Monday, October 26, 2009

The Ballad of Dandybar & Dumbledore.

I should have known Dandybar & Dumbledore would be problems from Day One. This was my 1st time teaching a sophomore-level writing class that satisfied a writing requirement for the university's core curriculum. It was focused solely on writing instruction, with no other "content" other than the students learning to craft their own research paper from scratch. I knew I'd get every Tom, Dick, and Harriet from hither and yon across the U, so I knew there'd a be a few lost lambs I'd need use my big adjunct shepherd's crook on. Dandybar & Dumbledore pinged my Bullshit Sense that first day, but I blew it off because I wanted to be full of rainbows, buttercups, and unrestrained hope that all would go well that term. Yeah, right.

So, on Day One, Dandybar approached me to tell me his problems. He used a walker, so I obviously knew some disability was involved. But, Dandybar just wanted to tell me how excited he was to take the course! He told me about all his other classes, and how busy he'd be. In passing, he mentioned he was disabled, and I mentioned the University-mandated clause in the syllabus that, should he need accommodation, he needed to not only formally notify me but also use the Disability Center as a liaison. He assured me he'd need no accommodation, and then reminded me how busy he'd be with all the courses he was taking. My Bullshit Sense tingled and I casually mentioned this was a writing-intensive course, that he'd have to write something nearly every week, and that he'd need to keep up with the work for my class. "It won't be a problem," he said as I pushed him out the classroom door after 30 minutes of chit-chat about nothing but him seemingly hinting he'd need *wink-wink* accommodations without official sanction.

At some point prior to the 1st assignment's due date, Event Two occurred. Dandybar and Dumbledore decided to bug me after class one day (ignoring the line of other students behind them) and chat me up about....who knows? During the conversation, Dumbledore started bitching about one of their other profs saying something he disliked. He asked my opinion and seemed to hang on my every word. I also discovered Dumbledore fancied himself a journalist, claiming to have been paid for articles in the past. At the time, I thought nothing of these tidbits, but my Bullshit Sense did tingle.

Neither Dandybar nor Dumbledore handed in assignment #1. Neither Dandybar nor Dumbledore handed in assignment #2. Nor #3. Nor #4. You get the idea.

By midterm, Dandybar had missed more than the allowed absences for the course. Meanwhile, Dumbledore showed up for nearly every class period, acted bored, took no notes, and seemed completely disaffected. Needless to say, both received midterm reports that they were failing the course.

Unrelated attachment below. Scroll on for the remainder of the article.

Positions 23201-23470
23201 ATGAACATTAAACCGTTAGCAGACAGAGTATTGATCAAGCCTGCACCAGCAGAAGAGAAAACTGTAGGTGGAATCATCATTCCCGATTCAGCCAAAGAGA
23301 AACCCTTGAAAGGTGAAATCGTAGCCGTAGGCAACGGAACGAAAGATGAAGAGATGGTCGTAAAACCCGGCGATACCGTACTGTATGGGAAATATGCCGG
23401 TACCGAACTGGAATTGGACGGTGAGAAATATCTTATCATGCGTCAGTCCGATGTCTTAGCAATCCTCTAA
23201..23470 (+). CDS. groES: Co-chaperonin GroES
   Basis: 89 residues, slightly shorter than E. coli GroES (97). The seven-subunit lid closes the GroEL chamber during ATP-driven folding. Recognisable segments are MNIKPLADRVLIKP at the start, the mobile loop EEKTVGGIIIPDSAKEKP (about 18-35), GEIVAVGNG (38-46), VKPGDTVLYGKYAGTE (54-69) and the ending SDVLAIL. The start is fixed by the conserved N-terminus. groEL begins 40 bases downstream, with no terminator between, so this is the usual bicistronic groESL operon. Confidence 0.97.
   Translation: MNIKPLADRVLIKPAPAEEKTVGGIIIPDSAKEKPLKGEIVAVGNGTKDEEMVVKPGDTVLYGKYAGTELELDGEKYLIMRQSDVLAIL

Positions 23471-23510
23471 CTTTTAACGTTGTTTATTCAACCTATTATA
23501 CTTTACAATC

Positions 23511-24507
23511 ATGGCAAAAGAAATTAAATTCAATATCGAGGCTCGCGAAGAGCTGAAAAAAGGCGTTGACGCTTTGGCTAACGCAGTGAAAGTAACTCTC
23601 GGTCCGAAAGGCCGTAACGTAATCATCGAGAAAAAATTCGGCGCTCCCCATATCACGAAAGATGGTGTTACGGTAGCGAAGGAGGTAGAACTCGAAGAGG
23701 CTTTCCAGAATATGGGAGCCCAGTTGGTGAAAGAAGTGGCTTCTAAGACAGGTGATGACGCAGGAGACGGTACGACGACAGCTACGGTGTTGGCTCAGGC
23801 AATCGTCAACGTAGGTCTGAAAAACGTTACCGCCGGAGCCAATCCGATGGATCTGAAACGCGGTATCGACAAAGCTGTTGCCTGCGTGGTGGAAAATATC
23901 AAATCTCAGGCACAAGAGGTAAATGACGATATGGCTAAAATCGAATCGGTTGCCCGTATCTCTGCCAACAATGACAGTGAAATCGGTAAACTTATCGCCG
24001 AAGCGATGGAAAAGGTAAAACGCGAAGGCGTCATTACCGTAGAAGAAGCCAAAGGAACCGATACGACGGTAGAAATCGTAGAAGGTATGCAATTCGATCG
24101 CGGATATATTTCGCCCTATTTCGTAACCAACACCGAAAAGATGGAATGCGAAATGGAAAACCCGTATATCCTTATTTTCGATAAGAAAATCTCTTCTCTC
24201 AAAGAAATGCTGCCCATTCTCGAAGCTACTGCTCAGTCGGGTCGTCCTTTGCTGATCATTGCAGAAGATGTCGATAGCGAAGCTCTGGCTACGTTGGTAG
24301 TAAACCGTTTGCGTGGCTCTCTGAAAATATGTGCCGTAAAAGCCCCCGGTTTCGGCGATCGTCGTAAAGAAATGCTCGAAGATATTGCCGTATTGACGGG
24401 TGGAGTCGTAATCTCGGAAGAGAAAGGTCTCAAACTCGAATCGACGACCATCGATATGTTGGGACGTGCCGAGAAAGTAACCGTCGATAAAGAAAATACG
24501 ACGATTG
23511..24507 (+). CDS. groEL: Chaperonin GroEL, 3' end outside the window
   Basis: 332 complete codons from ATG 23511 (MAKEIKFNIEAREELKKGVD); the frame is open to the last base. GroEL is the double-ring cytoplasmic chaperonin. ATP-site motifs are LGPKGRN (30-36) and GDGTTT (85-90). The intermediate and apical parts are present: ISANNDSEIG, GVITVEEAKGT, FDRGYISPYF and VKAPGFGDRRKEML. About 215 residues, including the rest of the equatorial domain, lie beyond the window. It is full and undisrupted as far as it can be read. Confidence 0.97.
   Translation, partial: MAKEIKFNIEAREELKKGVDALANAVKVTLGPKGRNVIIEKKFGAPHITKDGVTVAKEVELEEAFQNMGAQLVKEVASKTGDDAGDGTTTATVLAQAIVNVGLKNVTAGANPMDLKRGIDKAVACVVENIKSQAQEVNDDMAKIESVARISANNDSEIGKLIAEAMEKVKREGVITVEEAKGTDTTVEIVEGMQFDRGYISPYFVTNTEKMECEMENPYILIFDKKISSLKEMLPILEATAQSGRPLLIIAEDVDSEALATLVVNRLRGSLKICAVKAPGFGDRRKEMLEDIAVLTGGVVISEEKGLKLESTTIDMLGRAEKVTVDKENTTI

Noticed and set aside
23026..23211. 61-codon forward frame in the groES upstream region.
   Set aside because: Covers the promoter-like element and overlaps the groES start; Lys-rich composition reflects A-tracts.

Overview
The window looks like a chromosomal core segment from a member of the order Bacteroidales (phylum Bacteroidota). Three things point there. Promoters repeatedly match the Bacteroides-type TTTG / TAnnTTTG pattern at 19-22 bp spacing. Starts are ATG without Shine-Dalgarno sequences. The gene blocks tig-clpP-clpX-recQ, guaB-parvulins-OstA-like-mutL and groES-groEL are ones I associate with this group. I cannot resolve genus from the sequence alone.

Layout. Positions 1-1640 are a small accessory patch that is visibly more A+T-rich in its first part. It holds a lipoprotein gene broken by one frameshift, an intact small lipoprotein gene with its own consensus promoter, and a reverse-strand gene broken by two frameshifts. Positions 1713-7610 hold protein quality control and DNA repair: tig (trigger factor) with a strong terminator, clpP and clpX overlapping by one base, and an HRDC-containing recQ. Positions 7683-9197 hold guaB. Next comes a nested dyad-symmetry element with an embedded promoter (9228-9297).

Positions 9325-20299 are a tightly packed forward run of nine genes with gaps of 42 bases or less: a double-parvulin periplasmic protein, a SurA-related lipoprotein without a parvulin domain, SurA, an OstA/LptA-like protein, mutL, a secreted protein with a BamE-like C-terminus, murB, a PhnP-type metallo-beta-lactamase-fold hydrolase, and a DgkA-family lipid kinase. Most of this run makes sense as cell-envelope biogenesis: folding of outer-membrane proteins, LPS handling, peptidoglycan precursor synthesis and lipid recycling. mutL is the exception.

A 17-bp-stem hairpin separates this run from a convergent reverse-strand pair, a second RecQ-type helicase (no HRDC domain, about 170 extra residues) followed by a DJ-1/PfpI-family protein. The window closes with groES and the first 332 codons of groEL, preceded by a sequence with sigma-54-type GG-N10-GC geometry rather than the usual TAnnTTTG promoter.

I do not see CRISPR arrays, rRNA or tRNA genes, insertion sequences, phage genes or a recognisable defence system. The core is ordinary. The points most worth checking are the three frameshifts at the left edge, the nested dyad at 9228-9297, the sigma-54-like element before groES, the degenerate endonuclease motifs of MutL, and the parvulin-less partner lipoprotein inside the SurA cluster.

Right before the drop period ended, Dandybar sent an e-mail informing me he was dropping the class. In his e-mail he passive-aggressively criticized me for not accommodating his never-named-or-identified disability. I reminded him of the University policy, reminded him that he knew the policy, and reminded him that he hadn't handed in a single writing assignment for me to evaluate or help him; I also wished him luck in his future studies. Every time he chatted me up after class every week he kept claiming how much he was reading and how much he was changing and adapting his project, but he seemed incapable of realizing that this was a WRITING class. The whole point of the class was for me to TEACH HIM HOW TO WRITE. And the only way for me to do that well is for me to ACTUALLY SEE HIS WRITING. But at least his e-mail was respectful.

As for his buddy, Dumbledore also had been telling me about his research project all along, but then sent a nasty e-mail shortly after Dandybar dropped criticizing my boring classroom exercises and lamenting what a terrible teacher I was. Since he told me he was dropping the course too, I replied by telling him that was the best choice for him since he hadn't done a spot of work for weeks, which was the whole point of the class he seemed to have missed. His project was actually potentially interesting, but I don't think he ever did any real research for it. I laughed when he wrote that his "project was unteneable" because he obviously fancied himself an intellectual; I mean, he used the word correctly and everything, but it just struck me funny that some guy who thought he was a journalist would claim that the project wasn't doable. He hadn't written a fucking word for me in over 2 months! I don't believe he had actually done any research, or if he did it was the most cursory and superficial reading possible. I never saw a working bibliography. I never saw a summary of a single book or article. Nada. Zip. Zilch. I had a least 3 suggested research directions I could have offered...had he but done his work for me so I could provide feedback!

Oh, no. It's far better to craft me as a horribly boring teacher whose horrendously torturous classroom MAKES them do shitty work...or no work at all. Thing is, if most of the bozos in that class had even half the talent of the 1/3 of the class who did the work every week, the classroom exercises wouldn't have been the crap I had to spoonfeed them because they didn't know what a paragraph was, didn't now how to use APA or MLA style (despite supposedly being taught it in the pre-req), or hadn't read a chapter the night before class. We could have spent all those boring classroom periods on peer review! But peer review requires actual peers to work -- it's a waste of time when half the class forgets to print their paper...or even write it.